KTH Royal Institute of Technology: Growing ratio of women to men in master’s programme recruitment

In the most recent count, 38 percent of the master’s students recruited for the 2021-2022 academic year are female. The trend of diversification amounts to a 2-point year-over-year increase since 2018, when the number totaled 32 percent.

KTH’s International Student Recruitment (ISR) office also sees the total numbers of international students rebounding from the pandemic, though enrollment hasn’t yet been restored to the level last seen in 2019. In 2021, 610 fee-paying students were recruited, as compared to 580 the previous year. In 2019, there were about 650 and between 650 and 700 the years prior to the pandemic.

No single factor appears to be driving the continued diversification at KTH, says ISR head Åsa Andersson, but it reflects KTH’s inclusiveness. The university works towards goals for gender equality and internationalization, which represent two of the four pillars in the university’s vision and development plan.

Andersson says that messaging on diversity is a baked into all of the recruitment office’s engagements, which include targeting females in digital ads and organizing events for female applicants, as well as hiring international student ambassadors—many of whom are female—to do personal outreach with prospects.

Åsa Andersson
Åsa Andersson, Head of Unit, International Student Recruitment at KTH
Eileen Torrest Morales, master’s student
Eileen Torres Morales, master’s student
“Having female classmates is important and we highlight the gender policies at KTH and the women studying and teaching here as part of our communications,” she says. “All relevant agencies, including Study in Sweden, are consistently on message about Sweden’s progressive policies toward gender as well as LGBTQ communities.”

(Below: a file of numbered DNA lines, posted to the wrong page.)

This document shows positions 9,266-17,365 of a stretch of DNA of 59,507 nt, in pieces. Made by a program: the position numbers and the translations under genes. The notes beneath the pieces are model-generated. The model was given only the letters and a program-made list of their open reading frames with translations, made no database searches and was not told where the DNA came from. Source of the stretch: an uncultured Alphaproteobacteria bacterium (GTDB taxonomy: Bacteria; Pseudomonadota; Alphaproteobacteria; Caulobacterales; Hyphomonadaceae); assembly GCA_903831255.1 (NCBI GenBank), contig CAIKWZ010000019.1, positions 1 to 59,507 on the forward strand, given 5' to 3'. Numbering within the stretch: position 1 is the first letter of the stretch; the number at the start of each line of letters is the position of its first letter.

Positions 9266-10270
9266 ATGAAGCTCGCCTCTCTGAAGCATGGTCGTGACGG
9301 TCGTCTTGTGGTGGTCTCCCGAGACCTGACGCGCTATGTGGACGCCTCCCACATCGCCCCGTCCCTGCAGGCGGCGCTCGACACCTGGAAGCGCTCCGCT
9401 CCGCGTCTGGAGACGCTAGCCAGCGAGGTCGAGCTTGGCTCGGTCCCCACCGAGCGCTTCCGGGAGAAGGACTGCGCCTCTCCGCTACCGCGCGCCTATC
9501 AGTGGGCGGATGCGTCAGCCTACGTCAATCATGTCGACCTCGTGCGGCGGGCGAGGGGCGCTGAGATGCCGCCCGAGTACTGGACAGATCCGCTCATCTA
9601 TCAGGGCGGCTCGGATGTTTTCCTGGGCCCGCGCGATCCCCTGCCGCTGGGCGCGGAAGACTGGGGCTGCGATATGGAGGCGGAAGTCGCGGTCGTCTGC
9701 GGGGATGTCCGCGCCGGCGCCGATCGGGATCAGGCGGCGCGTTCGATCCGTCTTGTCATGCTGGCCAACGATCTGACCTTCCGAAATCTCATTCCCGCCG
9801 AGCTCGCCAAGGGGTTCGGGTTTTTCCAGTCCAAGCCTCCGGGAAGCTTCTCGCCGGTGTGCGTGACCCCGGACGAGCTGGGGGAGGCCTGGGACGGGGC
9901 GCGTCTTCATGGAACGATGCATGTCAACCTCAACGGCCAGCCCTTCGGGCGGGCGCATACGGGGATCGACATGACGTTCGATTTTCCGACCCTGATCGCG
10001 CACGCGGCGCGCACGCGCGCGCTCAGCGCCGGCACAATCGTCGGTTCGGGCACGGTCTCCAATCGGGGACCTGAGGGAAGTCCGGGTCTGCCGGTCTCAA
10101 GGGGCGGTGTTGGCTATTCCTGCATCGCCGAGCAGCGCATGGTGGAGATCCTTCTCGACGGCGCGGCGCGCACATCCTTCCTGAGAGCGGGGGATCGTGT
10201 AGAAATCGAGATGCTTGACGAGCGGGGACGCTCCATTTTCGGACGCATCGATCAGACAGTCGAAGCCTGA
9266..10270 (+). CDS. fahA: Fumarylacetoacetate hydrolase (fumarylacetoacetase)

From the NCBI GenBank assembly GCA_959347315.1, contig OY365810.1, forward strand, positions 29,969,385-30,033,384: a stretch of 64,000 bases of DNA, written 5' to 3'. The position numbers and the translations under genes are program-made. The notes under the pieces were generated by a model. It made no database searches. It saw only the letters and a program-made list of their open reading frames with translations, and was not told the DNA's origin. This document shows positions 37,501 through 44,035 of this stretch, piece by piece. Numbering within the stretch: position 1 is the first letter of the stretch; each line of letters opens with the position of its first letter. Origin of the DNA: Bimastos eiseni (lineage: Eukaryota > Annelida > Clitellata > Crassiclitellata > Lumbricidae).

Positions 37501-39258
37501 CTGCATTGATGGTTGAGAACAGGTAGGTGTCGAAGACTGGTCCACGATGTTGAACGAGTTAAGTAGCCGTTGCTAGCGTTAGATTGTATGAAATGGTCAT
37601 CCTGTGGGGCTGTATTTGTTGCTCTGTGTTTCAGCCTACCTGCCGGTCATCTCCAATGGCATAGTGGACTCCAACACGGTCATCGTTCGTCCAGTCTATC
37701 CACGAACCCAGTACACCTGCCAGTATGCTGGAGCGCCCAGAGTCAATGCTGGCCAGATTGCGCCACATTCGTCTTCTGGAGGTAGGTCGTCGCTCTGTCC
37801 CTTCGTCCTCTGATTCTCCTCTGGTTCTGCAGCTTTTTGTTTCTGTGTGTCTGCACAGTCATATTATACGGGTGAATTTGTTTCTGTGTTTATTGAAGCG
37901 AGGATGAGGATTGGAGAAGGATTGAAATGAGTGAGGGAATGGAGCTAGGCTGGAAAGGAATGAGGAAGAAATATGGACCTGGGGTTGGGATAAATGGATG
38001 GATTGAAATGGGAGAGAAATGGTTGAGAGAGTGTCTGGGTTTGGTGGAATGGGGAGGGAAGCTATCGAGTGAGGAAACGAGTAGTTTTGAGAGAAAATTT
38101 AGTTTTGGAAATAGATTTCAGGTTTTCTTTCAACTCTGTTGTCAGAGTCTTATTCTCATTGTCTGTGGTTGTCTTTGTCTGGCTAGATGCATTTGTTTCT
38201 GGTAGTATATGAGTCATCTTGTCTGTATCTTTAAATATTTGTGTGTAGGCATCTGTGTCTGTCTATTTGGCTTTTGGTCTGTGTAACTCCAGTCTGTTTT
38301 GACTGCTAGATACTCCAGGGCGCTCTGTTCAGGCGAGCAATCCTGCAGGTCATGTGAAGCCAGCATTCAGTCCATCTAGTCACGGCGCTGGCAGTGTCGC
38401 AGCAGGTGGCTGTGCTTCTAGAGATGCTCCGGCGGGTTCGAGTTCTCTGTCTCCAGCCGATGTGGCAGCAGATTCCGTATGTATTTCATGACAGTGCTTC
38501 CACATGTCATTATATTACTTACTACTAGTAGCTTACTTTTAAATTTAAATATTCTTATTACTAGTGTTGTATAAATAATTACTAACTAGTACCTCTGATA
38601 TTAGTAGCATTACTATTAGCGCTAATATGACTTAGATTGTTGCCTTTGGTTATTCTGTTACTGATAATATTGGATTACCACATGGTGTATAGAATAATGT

Master’s student Eileen Torres Morales from Colombia, who is studying sustainable energy engineering, says that the female to male ratio was not a consideration when she was comparing universities. “In the technical world, you expect the share of women to be lower,” she says. “but I thought it was exciting to get inside that world—it’s a stimulating challenge.”

Nevertheless, communication with female student ambassadors during the application period did leave an impression.

“KTH has an interesting tool where you could talk to students from your programme and by coincidence the two student ambassadors in my programme were women, so that gave me a little confidence,” Torres says. “They were being positive about the programme and I could relate to them.”

She also was surprised to find that nearly half her professors are women. ”Seeing them in the classrooms has inspired me to follow in their footsteps and become a researcher,” she says, “because their research topics are interesting and they are very much empowered in their area of knowledge.”

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